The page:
Samsung T3 SSD Drive
Until recently, the most cost effective option for videographers backing up video files in the field was a portable hard drive. Hard drives have a large capacity, are small in size and very inexpensive. But now, hard drives are being challenged by much faster and lower cost outboard SSD drives.
SSD drives appropriate for video and photo backup are now appearing on the market from a variety of vendors, including SanDisk, Samsung, Other World Computing (OWC), Glyph, PNY, LaCie, Lexar, G-Technology, Transcend, Kingston, Delkin Devices and Sonnet.
There have also been options from the beginning to build your own. Using a 2.5 inch plastic shell, such as a USB 3.0 version made by Anker ($12.99), bare SSD drives can be turned into outboard drives. These drives, however, tend to be slower in read/write speeds.
As SSD drives have dramatically fallen in cost, the main reason for videographers to use them is their increased speed over conventional hard drives. SSDs are dramatically faster — at least four times faster. A one terabyte SSD drive can be purchased for under $240 and even less with numerous holiday sales driving the cost down.
Samsung’s T3 series of portable SSD drives (from $99.99 to $799.99 depending on the 250GB to 2TB capacity) are among the most popular drives on the market. They are the size of a business card, weigh less than two ounces, are shock resistant and have read-write speeds of up to 450 MB/s.
These drives use Samsung’s 3D vertical NAND (V-NAND) technology that increases density, performance and efficiency in a smaller footprint. The drives have a USB-C plug, but ship with a USB-C to USB-A cable so users can plug into the existing USB ports on any Mac or PC.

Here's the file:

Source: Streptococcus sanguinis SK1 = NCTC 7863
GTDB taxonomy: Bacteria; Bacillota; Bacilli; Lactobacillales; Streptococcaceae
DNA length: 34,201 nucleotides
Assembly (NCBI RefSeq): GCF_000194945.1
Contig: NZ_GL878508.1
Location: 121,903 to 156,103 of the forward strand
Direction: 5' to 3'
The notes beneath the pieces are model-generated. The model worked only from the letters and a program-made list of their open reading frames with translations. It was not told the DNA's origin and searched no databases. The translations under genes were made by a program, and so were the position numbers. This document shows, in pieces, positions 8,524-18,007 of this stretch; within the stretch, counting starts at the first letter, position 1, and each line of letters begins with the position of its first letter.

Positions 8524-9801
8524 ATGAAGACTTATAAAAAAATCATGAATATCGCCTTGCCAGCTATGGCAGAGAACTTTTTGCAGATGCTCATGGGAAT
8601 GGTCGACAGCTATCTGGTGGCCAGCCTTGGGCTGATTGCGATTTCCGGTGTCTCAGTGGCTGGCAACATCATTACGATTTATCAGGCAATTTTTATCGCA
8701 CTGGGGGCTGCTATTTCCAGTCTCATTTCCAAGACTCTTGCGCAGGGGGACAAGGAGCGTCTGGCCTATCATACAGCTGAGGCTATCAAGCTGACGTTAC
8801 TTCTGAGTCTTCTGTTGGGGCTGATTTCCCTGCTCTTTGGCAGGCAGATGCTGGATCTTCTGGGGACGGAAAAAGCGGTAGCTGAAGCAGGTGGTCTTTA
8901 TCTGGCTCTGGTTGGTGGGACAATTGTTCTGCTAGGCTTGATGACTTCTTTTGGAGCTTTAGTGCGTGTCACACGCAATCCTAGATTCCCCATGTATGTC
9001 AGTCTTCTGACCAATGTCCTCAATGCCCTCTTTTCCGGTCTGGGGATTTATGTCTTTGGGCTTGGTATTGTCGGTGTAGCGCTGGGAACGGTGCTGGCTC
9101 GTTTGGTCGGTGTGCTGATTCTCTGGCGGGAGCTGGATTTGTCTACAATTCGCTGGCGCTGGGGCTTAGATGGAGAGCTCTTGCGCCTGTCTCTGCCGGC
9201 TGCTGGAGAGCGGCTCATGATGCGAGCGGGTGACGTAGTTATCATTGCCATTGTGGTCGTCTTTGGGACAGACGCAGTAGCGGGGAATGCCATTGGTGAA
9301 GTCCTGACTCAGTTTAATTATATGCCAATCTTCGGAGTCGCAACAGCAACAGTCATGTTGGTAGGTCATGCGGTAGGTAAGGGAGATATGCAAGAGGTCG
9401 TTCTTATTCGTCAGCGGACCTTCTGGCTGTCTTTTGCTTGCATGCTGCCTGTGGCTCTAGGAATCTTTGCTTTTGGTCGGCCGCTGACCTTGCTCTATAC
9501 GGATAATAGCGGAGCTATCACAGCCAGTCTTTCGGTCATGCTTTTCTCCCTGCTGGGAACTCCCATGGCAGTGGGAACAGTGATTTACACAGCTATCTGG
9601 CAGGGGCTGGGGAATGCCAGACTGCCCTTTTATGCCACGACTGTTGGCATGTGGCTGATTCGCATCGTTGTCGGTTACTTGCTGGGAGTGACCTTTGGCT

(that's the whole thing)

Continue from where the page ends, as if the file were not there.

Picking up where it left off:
Another popular SSD drive is the SanDisk Extreme 510, a ruggedized drive with an IP55 rating for water and dust protection. This makes the Sandisk attractive to videographers who work in challenging conditions in the wild.
The SanDisk drive offers a transfer rate of up to 430MB/s read and 400MB/s write speeds. This drive is designed for all-terrain use and includes an integrated water-resistant cap that fits over the USB port and a rubber bumper around the edges to protect against drops in the field. It can be attached to a lanyard via the clip on the drive.
The square-sized SanDisk drives weighs only 4.8 ounces and comes with its own encryption software. The 480GB version, the only size currently available, is priced at $199.99.
A faster and more expensive option are Glyph’s Atom and Atom RAID SSD drives. The one terabyte Atom RAID, for example, comes in a one-piece rugged aluminum enclosure and has a data speed of 770 MB/s. It features a shock resistant design with a removable slip cover.
The Atom RAID has two SSD drives in a Raid 0 configuration allowing for the high speed of transfer. It’s about 50 percent wider than the standard Atom and a bit heavier, but otherwise similar in design. The Atom Raid is compatible with Thunderbolt 3 and USB 3.0 ports on any computer.
The Glyph drives are among the fastest and most rugged made and are excellent for video crews that can afford them. The basic drive begins at $129 for 275GB and tops at 1TB for $399. The RAID version begins at 1TB for $419 and 2TB for $819. At the higher prices, you are paying for the best construction available and the higher transfer speed.
Any of the all-in-one SSD drives work well for video applications. Units that use internal 2.5 drives with external cases tend to have slower read/write speeds, depending on the case used. This probably is because the SSD drive is not matched for optimal performance to the dozens of inexpensive cases now on the market.
The cost of all SSD drives has recently fallen dramatically and now offers a new and formidable challenge to hard drives. For users who priced the difference in drives a year ago, should do it again. The speed difference is dramatic and it may have become cost effective to make the switch from HD to SSD for field backup.
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